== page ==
Aspect, tense, and the lexicon: Expression of time in Yiddish (1999)

Elaine Gold


This thesis investigates the nature of Yiddish aspect and tense and proposes a structural account of these expressions of time within a Government and Binding framework. The thesis has two main parts: the first part deals with theoretical issues of the nature of Yiddish aspect and the second with structural representations of aspectual and tense constructions. The first three chapters focus on what has been the central question of Yiddish aspect: whether there is a Slavic-style grammatical perfective /imperfective opposition in Yiddish. Arguments are presented against the use of perfective/imperfective terminology for the description of Yiddish aspect in general, or for individual aspectual constructions in particular. It is further argued that Yiddish aspectual constructions do not represent grammatical oppositions, where the term 'grammatical' is interpreted to imply obligatoriness or membership in the verbal paradigm. The ramifications of these conclusions for theories of the history of Yiddish and of Yiddish-Slavic language contact are considered. Chapter Four proposes the term 'bounded' to characterize the aspectual nature of the stem construction and of prefixed verbs; visual representations illustrate the way in which 'boundedness' can account for the co-occurrence of these constructions and for the use of prefixed verbs as a pseudo-pluperfect. Chapter Five is devoted to tense: a semantic analysis is presented within a Reichenbachian model and lexical and syntactic structures are proposed for the future, habitual past, immediate future, past, future perfect and pluperfect constructions. There is a discussion of the status and composition of the verbal paradigm. The structures of prefixed verbs and the stem construction are presented in Chapter Six. It is argued that aspect, like tense, is expressed lexically in Yiddish. That is, there are no aspectual or tense features active in the syntax and no syntactic structures that reflect tense or aspectual semantics. Issues discussed include the nature of the lexicon and the evidence needed to propose such functional categories as Aspect Phrase and Tense Phrase. This thesis builds upon earlier work on Yiddish aspect, tense and syntax to bridge the different fields and present a unified account of expression of time in Yiddish.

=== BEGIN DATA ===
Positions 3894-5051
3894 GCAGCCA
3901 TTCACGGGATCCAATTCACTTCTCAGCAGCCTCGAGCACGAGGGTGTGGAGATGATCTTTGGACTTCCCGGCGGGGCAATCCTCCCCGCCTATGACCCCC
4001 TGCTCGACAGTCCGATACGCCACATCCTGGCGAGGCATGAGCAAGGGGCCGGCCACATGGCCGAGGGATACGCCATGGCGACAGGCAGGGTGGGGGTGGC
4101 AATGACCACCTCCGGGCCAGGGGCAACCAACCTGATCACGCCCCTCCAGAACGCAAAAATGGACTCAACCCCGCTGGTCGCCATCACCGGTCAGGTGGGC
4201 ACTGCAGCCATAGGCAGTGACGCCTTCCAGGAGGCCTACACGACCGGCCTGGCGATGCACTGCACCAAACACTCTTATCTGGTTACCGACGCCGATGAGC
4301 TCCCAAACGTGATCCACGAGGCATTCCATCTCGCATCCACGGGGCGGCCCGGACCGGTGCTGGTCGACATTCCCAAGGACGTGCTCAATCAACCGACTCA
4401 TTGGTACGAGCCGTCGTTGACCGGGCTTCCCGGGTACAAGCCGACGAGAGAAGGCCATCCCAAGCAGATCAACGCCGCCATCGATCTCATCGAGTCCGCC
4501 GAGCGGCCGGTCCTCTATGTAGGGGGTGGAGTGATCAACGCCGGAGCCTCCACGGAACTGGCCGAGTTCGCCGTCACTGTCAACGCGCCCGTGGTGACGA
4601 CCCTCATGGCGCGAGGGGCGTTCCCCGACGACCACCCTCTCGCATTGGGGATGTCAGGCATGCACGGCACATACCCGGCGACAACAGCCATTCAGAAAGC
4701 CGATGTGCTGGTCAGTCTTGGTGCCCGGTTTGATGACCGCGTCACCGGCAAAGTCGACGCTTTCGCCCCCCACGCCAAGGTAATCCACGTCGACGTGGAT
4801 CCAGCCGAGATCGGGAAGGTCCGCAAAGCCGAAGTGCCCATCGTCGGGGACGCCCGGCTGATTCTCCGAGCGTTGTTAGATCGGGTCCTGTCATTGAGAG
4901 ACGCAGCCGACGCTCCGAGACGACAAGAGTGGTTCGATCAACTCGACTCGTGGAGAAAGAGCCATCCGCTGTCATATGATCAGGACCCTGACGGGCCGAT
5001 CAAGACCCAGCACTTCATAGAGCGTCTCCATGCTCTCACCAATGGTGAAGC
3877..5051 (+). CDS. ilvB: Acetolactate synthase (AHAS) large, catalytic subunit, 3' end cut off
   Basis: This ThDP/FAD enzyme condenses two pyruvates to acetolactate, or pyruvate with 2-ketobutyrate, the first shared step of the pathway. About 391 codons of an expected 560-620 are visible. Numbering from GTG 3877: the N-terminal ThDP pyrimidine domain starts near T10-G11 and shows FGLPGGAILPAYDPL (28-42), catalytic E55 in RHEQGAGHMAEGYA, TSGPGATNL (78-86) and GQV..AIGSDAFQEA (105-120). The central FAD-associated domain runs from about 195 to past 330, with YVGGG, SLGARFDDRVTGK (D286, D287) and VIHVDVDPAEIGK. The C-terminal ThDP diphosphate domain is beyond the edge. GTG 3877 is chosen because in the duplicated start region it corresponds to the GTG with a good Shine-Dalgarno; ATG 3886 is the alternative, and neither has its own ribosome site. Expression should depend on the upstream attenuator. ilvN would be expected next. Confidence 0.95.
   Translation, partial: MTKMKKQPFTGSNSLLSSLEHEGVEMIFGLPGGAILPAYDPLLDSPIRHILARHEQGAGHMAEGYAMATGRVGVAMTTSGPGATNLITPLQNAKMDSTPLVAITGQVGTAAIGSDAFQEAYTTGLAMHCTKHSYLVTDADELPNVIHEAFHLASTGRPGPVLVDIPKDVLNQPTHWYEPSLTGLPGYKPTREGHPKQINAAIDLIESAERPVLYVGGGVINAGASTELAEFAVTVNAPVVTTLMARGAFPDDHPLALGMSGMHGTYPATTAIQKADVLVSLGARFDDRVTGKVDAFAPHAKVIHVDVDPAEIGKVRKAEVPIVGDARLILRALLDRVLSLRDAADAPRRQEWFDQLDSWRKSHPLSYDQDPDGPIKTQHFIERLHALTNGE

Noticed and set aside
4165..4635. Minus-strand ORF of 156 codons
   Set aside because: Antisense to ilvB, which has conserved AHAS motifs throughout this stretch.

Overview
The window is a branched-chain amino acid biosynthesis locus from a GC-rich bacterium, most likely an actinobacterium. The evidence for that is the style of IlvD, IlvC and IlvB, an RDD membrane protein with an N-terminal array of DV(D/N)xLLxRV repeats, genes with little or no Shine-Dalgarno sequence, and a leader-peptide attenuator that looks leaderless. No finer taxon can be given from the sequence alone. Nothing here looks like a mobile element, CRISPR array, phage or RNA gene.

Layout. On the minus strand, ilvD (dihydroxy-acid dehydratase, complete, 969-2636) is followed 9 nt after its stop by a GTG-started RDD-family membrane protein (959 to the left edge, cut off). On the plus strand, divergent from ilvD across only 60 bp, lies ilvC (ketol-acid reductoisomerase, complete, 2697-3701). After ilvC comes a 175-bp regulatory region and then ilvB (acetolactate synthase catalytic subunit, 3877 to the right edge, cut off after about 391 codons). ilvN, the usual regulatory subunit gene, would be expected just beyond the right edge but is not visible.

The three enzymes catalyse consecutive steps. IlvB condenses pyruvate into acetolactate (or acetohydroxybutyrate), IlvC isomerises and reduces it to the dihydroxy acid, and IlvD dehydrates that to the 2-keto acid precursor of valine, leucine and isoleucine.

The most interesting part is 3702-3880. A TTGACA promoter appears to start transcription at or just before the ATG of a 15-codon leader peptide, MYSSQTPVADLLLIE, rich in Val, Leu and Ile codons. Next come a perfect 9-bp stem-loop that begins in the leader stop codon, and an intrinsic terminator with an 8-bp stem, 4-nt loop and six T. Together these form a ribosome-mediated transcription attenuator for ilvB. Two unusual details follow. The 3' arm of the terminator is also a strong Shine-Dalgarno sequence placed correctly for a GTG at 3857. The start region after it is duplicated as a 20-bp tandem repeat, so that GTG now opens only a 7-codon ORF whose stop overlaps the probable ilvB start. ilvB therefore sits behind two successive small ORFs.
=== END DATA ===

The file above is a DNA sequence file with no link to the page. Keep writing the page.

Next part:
Yiddish; Aspect; Tense; Perfective; Imperfective;

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